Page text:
Nation in E central South America, with the Atlantic Ocean to the E, Brazil to the N, and Argentina to the S and W. Its colonial name, Band a Oriental, "eastern shore," referred to the alluvial plain in the SE on the banks of the Rio de la Plata.
Before Europeans arrived the region was inhabited by the Charrúa Indians, who were eventually absorbed after strong resistance. The first explorer was Amerigo Vespucci, in Portuguese service, who discovered the Rio de la Plata in 1502. Following him in the same area came Juan Diaz de Solís of Spain in 1516 and Sebastian Cabot, in Spanish service, in 1526. Spain made its first settlement at Soriano in 1624; and Portugal founded Colonia in 1680, but this was short-lived. The Portuguese also built a fort on the site of present Montevideo in 1717, but the Spanish drove them out in 1724, and from then until independence Spain controlled the region. Uruguay became part of the viceroyalty of Rio de la Plata in 1776.
The move for independence that began in 1810 under the leadership of Jose Gervasio Artigas was part of the Argentinian revolt. The revolt failed at first, Spanish rule was restored, and in 1820 Brazil occupied Montevideo and annexed it. In 1825 a group of patriots called the Thirty Three Immortals, led by Juan Antonio Lavalleja, declared Uruguay independent.
Argentina and Brazil both claimed sovereignty over the country, but after Brazil was defeated at the Battle of Ituzaingo by the other two nations, a treaty in 1828 recognized Uruguay's independence.
Fructuoso Rivera became the first president and later revolted against his successor, Manuel Oribe, in 1836. Out of this struggle rose two permanent factions: Rivera's Colorados, Reds, and Oribe's Blancos, Whites. Civil War followed, and Montevideo was besieged from 1843 to 1851 before Oribe was defeated. Demand ing compensation for civil-war damages, Brazil invaded Uruguay in 1864, aided by the Colorados. But when the dictator of Paraguay, Francisco Solano Lopez, came to the assistance of the Blancos, Brazil, Argentina, and Uruguay united against him and defeated him in 1870 in the War of the Triple Alliance.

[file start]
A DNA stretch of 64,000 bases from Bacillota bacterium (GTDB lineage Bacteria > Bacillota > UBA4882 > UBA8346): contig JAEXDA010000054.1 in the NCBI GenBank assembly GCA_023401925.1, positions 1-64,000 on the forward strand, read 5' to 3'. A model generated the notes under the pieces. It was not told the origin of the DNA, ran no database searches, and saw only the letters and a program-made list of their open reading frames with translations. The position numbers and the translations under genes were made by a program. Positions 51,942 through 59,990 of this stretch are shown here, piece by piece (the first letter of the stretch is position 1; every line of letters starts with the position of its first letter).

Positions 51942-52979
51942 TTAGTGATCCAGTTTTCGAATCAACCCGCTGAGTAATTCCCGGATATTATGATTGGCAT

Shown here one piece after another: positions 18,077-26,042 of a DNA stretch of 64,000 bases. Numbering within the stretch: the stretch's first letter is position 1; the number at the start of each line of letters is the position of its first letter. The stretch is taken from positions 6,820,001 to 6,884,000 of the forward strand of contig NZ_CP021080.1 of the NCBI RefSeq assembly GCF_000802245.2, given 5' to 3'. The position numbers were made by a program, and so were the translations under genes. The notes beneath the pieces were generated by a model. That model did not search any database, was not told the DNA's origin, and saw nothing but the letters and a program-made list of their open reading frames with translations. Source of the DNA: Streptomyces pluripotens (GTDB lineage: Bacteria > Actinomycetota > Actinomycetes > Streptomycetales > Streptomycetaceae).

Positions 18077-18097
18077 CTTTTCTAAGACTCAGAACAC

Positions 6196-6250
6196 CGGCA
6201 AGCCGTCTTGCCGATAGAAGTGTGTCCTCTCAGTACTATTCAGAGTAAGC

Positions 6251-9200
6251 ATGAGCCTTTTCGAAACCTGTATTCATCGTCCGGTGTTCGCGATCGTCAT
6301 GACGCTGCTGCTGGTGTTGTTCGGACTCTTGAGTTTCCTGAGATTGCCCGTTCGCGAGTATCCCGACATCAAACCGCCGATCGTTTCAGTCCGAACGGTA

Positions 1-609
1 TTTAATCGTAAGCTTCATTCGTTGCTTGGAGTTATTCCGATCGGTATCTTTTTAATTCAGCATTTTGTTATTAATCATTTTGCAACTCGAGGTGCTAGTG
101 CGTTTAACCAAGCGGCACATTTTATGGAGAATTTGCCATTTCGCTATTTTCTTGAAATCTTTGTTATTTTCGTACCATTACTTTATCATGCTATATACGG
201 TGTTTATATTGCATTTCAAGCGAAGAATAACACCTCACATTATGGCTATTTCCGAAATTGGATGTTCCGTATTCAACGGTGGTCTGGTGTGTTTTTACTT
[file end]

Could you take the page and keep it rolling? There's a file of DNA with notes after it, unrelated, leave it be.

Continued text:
An era of frequent revolutions followed until Batlle y Ordoñez became president in 1903. His regime was marked by stability and social legislation.
In 1951 Uruguay adopted an executive council system in place of the presidency. This plan did not work well, and by 1958 the Colorados, after having been in power for 93 years, were overpowered by the Blancos.
The 1960s were marked by economic decline and the rise of terrorist groups, and by 1965 the nation was bankrupt. The following year the presidency was restored, and the Colorado cand idate was elected. In February 1973 President Juan Maria Bordaberry agreed to let the military control the government, and they have continued to do so since then. Meanwhile, the urban guerrilla Tupamaros were brought under control. In 1977 the military rulers promised free elections in 1981 but in 1980 cancelled the plans. The government has been charged with violating human rights, especially those of political prisoners. In 1985, Julio María Sanguinetti of the centrist Colorado Party became president, restoring civilian government but also granting amnesty in 1986 to former leaders accused of human-rights violations. Luis Alberto Lacalle Herrera of the conservative National (Blanco Party became president in 1990. Sanguinetti was returned to the presidency in 1994, and was succeeded in 1999 by Jorge Batlle Ibañez, also of the Colorado Party. In the 1990s Uruguay's economy was hurt by economic crises in Brazil and Argentina, its principal trade partners, resulting in recession that became particularly severe in 2002. In 2003 Batlle Ibañez announced that the government would compensate families of victims of the 1976-85 military dictatorship and of the guerrilla groups that opposed it. In 2004 Tabare Vazquez, the former mayor of Montevideo, won the presidency, becoming the first leftist to be elected president in Uruguay.
Montevideo is the capital and largest city; others include Salto, Paysand ú, and Las Piedras.